The city vibrated. Every block had a band, it seemed, and on summer nights young men harmonized under the streetlights. Mixed in with homegrown versions of hits by Ben E.
King and the Moonglows were original songs penned by the neighborhood tunesmith. Sunday morning you had to arrive early to get a seat at church. Overcome with the spirit, preachers resorted to singing their sermons.
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But there was a new sound. These were the s, and poverty, segregation, Vietnam, and nuclear gamesmanship convened in a funnel cloud that threatened to rip through the American fabric. The young women dazzled with a mix of soul and social graces, grace they maintained even when on Southern highways gunshots were directed at the Motown tour bus. The thought of white teenagers falling under the spell of black music mobilized the guardians of white culture.
Everyone knew the invisible perimeter that insulated white America would soon be irreparably breached.
The usual operatives took measures to thwart it. Music was on the front lines of the battle. In retrospect, the lastgasp efforts at interdiction seem comical. A now infamous poster that circulated throughout the South warned white parents not to allow their children to listen to Negro music, lest they end up with one on the dance floor or otherwise. The Motown Revue featured almost the entire roster of artists and a live stage band. The artists were confronted for the first time with overt segregation when the caravan rolled into Southern towns.
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Neighborhoods in Detroit were neatly divided along racial lines, but in the South the lines were often drawn with firearms. What was taken for granted in Northern cities could be a perilous undertaking in the South. Bobby Rogers of the Miracles recalls that a gas station owner confronted him with a gun after he used a white restroom. White and black teenagers were typically assigned to opposite sides of auditoriums in Southern venues. But on many occasions the police were powerless to enforce the separation as the teenagers, in their own version of a freedom march, just stepped to the beat.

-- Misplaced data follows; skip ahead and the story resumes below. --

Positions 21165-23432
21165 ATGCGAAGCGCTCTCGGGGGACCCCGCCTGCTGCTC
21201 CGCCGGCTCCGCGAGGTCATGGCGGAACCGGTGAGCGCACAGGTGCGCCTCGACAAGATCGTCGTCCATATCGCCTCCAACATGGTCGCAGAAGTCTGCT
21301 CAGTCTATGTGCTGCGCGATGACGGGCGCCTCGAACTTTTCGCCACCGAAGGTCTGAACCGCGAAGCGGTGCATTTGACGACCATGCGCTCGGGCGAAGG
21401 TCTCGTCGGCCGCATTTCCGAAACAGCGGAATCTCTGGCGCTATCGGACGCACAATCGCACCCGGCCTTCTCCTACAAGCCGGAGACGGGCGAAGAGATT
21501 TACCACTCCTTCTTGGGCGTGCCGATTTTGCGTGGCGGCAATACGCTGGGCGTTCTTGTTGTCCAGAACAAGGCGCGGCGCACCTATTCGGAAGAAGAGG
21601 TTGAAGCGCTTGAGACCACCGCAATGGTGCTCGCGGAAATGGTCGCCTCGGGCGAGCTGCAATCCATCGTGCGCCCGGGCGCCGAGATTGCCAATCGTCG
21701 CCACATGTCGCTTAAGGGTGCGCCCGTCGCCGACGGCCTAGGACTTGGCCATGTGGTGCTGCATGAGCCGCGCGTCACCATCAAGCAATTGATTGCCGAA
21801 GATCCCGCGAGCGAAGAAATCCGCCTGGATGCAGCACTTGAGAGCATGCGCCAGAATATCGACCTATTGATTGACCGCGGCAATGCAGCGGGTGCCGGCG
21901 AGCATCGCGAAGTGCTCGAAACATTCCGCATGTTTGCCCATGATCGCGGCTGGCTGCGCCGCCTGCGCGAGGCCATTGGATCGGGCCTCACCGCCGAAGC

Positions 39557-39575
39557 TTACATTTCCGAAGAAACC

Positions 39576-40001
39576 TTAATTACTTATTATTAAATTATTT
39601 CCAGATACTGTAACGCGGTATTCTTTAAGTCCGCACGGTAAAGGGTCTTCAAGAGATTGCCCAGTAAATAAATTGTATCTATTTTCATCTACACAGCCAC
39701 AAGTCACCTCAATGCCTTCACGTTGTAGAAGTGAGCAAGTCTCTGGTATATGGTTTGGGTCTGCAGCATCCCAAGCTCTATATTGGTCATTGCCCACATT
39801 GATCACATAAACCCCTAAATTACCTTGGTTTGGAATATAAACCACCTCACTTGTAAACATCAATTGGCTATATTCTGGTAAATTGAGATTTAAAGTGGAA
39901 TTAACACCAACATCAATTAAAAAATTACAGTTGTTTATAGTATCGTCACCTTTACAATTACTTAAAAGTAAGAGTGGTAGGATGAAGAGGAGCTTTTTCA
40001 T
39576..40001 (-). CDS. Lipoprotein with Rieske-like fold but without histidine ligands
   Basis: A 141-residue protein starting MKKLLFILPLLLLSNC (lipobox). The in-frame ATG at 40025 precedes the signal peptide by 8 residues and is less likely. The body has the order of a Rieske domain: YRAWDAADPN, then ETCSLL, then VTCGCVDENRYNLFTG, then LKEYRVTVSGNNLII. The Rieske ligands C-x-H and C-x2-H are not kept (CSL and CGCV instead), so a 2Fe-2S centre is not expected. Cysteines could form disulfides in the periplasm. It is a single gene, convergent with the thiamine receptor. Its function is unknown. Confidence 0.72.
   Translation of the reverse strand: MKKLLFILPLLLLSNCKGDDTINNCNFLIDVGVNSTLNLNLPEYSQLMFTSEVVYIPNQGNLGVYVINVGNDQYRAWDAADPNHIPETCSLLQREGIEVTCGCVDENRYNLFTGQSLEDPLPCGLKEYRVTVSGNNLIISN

But by the early s, families gathered on Sunday evenings to watch Ed Sullivan introduce the latest Motown sensation. Disc jockeys thought nothing of sandwiching a Rolling Stones track between hits by Martha and the Vandellas and the Four Tops. The seeds of this social revolution were scattered on the winds of radio and television airwaves. While activists preached and lawyers agitated, Motown crept into white homes, Southern and suburban, through Radio Free America.
Once the Marvin Gaye poster went up, there was no turning back. White girls swooned over Marvin as had their mothers for Frank Sinatra. Even in the heartland, white boys earnestly attempted Motown dance routines and, for a moment, imagined that they were black. The specter that this music might incite race mixing was rivaled only by the fear of images of black romance. The myth ran deep that among blacks love was characterized more by physical urges than by the complex universe of emotion that transcends motor response.
In the age before videotape, DVDs, and cable, most people, black and white, had never seen affection expressed between blacks in film or on television. While major studios ignored black love affairs, the Motown songwriters understood the poetry of Everyman.
Love songs from Heaven Lyrics Various Artists ※ zopusalawyky.ga
Close observers watched the parade of odd-shaped instrument cases that concealed everything from bongos to bassoons and the procession of young men with skinny ties,cropped hair, and satchels stuffed with staff paper. They were the ones who knew the secret language of song. It was a production line but one that dispensed magic. The songwriters, invisible architects of the Motown sound, assembled the substance of everyday into songs that were at once sophisticated and earthy, personal and universal. In many ways, it was the Great American Songbook of the second half of the century.